John Meyerhofer is the owner and operator of JM Mechanical, Inc in Cranby, Ore. In business since 1977, JM Mechanical offers “old fashioned service with the latest technology.”
Focus on training
One concession to modern methods is the fact that John and all three of his technicians are ASE certified. He is proud of the fact that even oil changes are performed by certified technicians, “and not (by) someone that hasn’t been trained.”
In fact, he places so much importance on training that he pays for his techs to attend six classes each year at the regional CarQuest Technical Institute.
A growing business
Originally opened as a one-man shop, the business grew steadily and JM Mechanical moved to its current location in 1986. As the business grew even more, John hired technicians and gradually assumed more of the front office work, including dealing with the customers, scheduling the work and ordering parts, plus all the back-office work too.
Last year John was injured and had to spend time away from the business, so another service writer was hired to fill in. This less-than-ideal situation turned into a major interruption in the normal workflow, but now that John has returned, he’s gradually reestablishing the smooth operation they all enjoyed before.
The shop itself is basically one large room that can hold eight cars comfortably, but will accommodate 11 if needed.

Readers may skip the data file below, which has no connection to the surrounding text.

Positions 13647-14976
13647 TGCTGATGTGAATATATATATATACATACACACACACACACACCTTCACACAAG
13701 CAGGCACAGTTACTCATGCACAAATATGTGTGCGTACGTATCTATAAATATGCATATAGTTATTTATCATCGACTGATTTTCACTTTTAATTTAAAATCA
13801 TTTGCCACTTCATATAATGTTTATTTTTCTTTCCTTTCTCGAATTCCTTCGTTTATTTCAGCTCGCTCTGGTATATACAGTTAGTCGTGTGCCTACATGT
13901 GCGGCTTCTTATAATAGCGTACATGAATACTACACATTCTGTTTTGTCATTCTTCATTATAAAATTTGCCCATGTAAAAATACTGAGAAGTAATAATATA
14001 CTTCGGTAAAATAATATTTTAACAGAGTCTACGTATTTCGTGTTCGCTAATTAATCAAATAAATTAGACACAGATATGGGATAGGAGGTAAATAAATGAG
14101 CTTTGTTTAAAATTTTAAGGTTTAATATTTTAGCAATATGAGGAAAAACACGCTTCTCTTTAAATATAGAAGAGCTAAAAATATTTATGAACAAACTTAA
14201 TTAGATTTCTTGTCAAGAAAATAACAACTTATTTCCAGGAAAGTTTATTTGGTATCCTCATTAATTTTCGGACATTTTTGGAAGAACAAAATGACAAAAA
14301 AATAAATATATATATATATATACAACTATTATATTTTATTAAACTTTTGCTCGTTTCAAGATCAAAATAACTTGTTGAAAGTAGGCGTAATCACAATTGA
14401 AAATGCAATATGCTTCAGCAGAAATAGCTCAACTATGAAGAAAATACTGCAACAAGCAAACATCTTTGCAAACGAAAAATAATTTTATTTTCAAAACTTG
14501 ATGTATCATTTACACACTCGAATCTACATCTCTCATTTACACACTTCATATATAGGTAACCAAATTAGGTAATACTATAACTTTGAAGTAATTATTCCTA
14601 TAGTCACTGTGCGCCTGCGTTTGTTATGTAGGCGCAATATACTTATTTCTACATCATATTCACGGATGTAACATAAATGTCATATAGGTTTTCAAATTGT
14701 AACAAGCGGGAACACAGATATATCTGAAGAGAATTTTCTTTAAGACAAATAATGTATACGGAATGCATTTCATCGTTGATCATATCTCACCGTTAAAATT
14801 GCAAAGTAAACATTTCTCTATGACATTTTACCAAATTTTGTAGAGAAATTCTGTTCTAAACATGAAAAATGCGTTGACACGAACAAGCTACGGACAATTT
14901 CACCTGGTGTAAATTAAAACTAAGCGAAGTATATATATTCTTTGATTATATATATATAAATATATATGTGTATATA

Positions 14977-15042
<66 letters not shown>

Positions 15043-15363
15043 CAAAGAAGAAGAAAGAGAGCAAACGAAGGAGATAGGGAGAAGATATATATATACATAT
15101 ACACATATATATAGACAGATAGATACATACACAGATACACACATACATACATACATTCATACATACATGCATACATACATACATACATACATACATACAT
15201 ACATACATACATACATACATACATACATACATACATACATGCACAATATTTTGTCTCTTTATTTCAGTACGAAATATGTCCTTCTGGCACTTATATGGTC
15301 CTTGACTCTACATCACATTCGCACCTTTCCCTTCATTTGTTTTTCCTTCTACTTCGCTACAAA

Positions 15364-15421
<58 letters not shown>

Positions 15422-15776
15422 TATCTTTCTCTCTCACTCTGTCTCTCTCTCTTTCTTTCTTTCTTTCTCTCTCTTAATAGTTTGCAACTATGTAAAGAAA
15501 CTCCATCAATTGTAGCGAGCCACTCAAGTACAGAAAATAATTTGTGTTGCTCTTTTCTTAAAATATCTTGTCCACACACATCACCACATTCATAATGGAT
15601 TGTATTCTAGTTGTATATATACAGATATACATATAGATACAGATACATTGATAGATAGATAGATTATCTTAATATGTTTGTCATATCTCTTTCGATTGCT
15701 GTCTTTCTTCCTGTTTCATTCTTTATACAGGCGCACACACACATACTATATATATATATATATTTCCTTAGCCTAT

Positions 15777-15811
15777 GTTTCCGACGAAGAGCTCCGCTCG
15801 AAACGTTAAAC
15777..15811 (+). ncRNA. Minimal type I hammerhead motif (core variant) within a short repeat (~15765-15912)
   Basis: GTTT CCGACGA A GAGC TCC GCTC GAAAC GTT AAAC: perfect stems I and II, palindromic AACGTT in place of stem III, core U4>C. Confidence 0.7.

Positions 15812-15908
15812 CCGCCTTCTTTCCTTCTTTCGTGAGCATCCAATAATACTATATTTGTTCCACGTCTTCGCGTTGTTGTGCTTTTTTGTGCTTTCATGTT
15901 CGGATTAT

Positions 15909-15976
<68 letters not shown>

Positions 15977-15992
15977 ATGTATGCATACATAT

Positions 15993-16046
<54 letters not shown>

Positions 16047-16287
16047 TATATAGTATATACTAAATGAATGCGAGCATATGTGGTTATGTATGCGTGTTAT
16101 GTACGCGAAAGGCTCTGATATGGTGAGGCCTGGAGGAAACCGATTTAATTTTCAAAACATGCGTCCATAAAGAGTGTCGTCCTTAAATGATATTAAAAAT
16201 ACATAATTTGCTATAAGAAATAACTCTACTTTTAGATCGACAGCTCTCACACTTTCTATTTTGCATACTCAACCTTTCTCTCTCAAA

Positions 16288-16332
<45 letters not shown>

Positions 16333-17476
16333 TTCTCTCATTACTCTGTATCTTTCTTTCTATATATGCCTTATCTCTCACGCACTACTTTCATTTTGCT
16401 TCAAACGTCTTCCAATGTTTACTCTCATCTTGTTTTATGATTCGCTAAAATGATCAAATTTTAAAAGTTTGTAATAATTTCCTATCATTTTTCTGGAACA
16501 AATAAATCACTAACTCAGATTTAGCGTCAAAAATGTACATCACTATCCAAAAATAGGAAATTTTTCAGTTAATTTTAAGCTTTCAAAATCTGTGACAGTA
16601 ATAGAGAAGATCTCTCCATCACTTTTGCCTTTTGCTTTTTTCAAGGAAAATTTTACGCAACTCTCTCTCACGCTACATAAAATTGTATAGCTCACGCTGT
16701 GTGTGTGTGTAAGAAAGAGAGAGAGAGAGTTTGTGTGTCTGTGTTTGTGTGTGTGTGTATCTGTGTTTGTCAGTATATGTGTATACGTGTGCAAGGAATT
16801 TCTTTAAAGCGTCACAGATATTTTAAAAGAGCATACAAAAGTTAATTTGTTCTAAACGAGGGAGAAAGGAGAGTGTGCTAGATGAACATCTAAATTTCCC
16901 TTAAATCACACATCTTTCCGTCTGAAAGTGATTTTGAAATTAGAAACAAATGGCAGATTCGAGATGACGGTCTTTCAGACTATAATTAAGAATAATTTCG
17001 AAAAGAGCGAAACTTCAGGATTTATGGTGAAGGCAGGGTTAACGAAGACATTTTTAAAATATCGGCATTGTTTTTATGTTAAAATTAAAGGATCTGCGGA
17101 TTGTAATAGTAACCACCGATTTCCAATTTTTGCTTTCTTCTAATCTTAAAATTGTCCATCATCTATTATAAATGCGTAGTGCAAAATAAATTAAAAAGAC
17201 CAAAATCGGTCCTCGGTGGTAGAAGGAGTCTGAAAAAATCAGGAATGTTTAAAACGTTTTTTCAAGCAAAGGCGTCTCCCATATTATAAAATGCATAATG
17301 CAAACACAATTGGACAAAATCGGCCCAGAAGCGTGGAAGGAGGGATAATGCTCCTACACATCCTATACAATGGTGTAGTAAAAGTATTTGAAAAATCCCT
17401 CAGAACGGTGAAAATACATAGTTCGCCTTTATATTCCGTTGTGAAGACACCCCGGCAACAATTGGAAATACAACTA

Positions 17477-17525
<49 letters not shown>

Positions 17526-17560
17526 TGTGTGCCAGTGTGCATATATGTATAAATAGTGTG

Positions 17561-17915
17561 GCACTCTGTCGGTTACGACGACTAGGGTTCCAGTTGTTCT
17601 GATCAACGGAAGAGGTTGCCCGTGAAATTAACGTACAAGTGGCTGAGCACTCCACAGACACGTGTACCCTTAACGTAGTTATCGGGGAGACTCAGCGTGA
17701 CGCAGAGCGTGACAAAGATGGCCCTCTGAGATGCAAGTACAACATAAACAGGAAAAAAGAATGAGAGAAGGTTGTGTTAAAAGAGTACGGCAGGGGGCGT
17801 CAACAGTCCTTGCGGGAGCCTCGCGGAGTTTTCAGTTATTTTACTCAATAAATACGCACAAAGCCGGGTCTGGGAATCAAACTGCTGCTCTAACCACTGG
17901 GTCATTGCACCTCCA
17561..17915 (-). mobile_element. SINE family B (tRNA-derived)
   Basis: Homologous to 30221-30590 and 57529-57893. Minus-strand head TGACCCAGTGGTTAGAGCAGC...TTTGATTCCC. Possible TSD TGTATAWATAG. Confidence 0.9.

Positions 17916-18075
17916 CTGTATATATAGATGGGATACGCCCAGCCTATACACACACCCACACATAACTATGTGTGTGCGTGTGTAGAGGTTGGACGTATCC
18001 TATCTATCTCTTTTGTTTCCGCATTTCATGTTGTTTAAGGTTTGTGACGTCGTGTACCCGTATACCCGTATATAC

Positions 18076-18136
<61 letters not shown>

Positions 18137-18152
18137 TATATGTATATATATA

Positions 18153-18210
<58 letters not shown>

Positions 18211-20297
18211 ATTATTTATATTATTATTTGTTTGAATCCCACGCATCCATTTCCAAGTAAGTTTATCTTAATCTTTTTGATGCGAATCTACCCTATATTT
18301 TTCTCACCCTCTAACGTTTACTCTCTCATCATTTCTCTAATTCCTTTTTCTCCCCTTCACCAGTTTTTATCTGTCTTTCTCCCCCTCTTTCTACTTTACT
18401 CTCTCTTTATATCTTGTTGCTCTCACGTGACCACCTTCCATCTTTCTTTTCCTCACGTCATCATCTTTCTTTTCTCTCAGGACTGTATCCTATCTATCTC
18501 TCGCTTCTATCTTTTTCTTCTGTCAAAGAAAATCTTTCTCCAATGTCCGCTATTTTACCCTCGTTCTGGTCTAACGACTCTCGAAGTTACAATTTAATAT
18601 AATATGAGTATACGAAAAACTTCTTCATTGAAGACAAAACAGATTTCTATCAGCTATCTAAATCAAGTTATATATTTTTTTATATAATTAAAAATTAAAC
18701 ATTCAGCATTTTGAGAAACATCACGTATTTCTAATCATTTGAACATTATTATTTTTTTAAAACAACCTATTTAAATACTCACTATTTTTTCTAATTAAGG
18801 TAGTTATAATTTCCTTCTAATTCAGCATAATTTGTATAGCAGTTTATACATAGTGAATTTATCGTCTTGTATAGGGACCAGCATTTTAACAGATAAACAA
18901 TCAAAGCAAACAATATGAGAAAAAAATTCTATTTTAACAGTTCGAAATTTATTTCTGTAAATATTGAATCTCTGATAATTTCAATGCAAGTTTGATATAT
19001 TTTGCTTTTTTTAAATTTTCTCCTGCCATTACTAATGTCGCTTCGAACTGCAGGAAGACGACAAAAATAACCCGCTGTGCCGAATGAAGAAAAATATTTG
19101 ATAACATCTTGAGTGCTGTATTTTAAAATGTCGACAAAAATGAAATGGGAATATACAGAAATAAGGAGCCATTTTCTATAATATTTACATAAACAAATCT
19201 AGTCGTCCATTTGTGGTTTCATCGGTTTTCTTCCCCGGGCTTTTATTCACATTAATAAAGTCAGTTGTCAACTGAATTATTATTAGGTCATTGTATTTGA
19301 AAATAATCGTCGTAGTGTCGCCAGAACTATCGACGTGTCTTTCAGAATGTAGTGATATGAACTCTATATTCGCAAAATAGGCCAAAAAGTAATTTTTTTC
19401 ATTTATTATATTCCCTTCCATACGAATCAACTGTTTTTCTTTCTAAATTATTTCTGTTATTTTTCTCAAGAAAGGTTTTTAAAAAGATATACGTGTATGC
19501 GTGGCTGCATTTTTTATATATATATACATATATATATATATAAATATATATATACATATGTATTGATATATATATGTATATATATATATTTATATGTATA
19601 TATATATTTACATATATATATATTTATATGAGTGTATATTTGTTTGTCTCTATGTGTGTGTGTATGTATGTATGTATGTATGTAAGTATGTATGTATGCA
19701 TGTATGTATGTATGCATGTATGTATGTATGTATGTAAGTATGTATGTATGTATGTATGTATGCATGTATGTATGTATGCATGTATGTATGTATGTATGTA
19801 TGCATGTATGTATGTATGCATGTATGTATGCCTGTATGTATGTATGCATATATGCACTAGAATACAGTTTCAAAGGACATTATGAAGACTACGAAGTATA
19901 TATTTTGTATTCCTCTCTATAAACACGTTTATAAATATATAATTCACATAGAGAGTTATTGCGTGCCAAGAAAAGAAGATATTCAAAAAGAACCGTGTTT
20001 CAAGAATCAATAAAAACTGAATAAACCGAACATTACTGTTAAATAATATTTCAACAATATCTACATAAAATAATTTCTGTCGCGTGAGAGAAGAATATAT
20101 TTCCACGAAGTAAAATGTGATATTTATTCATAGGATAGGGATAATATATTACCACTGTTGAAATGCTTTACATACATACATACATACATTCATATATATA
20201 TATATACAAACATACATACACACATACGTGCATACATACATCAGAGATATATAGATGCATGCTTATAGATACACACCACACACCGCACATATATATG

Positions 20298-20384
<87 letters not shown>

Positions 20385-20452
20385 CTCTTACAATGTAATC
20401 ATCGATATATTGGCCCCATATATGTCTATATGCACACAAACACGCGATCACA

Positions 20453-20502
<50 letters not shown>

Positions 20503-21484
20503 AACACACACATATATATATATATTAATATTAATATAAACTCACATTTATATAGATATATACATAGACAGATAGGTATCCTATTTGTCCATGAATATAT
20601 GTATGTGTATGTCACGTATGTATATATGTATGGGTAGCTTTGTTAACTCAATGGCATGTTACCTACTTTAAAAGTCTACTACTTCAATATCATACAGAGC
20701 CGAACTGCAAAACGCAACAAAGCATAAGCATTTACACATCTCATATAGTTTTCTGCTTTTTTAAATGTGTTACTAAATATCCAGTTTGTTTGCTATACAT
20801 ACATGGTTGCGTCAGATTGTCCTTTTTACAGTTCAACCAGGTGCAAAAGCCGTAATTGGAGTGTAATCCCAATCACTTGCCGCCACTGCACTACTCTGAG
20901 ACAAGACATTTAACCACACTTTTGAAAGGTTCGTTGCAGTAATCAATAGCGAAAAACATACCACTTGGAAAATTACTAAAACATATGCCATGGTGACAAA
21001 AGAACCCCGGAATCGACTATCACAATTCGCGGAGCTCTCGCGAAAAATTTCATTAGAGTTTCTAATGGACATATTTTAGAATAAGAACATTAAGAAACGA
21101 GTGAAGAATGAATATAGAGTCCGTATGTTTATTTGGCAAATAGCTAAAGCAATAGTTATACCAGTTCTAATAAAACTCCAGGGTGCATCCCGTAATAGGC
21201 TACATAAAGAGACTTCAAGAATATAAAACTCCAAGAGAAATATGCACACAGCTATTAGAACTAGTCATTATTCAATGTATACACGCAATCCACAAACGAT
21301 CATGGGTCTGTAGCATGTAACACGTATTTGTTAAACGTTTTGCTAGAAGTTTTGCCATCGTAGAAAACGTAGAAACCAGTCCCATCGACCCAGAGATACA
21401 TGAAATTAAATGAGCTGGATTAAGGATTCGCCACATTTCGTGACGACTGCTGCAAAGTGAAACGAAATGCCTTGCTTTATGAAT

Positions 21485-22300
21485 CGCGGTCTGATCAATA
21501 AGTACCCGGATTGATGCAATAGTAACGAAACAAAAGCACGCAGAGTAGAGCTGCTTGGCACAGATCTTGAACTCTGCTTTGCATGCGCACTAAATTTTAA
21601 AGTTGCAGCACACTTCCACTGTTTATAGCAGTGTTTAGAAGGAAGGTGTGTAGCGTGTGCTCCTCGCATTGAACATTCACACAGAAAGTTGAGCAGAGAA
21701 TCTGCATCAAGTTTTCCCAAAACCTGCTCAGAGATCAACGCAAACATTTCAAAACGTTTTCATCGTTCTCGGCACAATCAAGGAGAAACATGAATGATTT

Each side of the shop is organized for different jobs. On one side it’s easier to move cars in and out, so that’s used for short-term projects like LOF and diagnostic work. The other side has four bays but only two have a lift. That’s OK, because they work on anything that comes in the door, from domestics to hybrids to imported sports cars and right on up to medium diesel trucks and motorhomes.
While some of the equipment is definitely ‘vintage,’ (and why not after 33 years in business?), newer equipment includes a Motorvac, a smoke machine and a fairly new Robinair refrigerant recovery/recycling machine. Diagnostic equipment includes a Modis, a Genysis scanner/scope and, of course, the venerable Red Brick. Each tech has their own computer that they use for receiving work orders and accessing information from Alldata, Identifix and iATN.
When asked about the most important tools in the shop, John said the hand tools and particularly the air tools are more important than even the lab scopes and lifts.